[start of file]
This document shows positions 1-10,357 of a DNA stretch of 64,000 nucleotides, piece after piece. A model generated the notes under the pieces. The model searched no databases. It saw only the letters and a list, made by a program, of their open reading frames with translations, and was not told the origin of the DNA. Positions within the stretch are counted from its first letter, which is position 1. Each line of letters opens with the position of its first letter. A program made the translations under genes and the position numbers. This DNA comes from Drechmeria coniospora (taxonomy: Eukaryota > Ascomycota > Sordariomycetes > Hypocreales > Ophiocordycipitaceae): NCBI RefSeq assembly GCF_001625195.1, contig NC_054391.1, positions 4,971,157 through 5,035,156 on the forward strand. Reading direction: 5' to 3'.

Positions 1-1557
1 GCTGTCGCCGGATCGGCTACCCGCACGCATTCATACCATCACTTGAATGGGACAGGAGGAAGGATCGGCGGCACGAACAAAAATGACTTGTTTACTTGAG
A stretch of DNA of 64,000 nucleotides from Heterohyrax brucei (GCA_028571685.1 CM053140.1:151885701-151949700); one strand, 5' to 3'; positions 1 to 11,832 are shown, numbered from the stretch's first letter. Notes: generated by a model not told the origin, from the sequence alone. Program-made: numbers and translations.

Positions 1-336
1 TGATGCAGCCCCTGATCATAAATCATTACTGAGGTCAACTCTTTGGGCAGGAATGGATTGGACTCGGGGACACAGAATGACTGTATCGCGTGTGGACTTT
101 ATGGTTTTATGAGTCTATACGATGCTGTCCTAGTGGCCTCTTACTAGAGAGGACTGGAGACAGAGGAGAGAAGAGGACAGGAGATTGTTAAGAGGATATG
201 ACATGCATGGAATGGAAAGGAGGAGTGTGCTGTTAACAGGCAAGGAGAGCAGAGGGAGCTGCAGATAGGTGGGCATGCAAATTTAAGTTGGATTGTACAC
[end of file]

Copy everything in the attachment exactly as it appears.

This document shows positions 1-10,357 of a DNA stretch of 64,000 nucleotides, piece after piece. A model generated the notes under the pieces. The model searched no databases. It saw only the letters and a list, made by a program, of their open reading frames with translations, and was not told the origin of the DNA. Positions within the stretch are counted from its first letter, which is position 1. Each line of letters opens with the position of its first letter. A program made the translations under genes and the position numbers. This DNA comes from Drechmeria coniospora (taxonomy: Eukaryota > Ascomycota > Sordariomycetes > Hypocreales > Ophiocordycipitaceae): NCBI RefSeq assembly GCF_001625195.1, contig NC_054391.1, positions 4,971,157 through 5,035,156 on the forward strand. Reading direction: 5' to 3'.

Positions 1-1557
1 GCTGTCGCCGGATCGGCTACCCGCACGCATTCATACCATCACTTGAATGGGACAGGAGGAAGGATCGGCGGCACGAACAAAAATGACTTGTTTACTTGAG
A stretch of DNA of 64,000 nucleotides from Heterohyrax brucei (GCA_028571685.1 CM053140.1:151885701-151949700); one strand, 5' to 3'; positions 1 to 11,832 are shown, numbered from the stretch's first letter. Notes: generated by a model not told the origin, from the sequence alone. Program-made: numbers and translations.

Positions 1-336
1 TGATGCAGCCCCTGATCATAAATCATTACTGAGGTCAACTCTTTGGGCAGGAATGGATTGGACTCGGGGACACAGAATGACTGTATCGCGTGTGGACTTT
101 ATGGTTTTATGAGTCTATACGATGCTGTCCTAGTGGCCTCTTACTAGAGAGGACTGGAGACAGAGGAGAGAAGAGGACAGGAGATTGTTAAGAGGATATG
201 ACATGCATGGAATGGAAAGGAGGAGTGTGCTGTTAACAGGCAAGGAGAGCAGAGGGAGCTGCAGATAGGTGGGCATGCAAATTTAAGTTGGATTGTACAC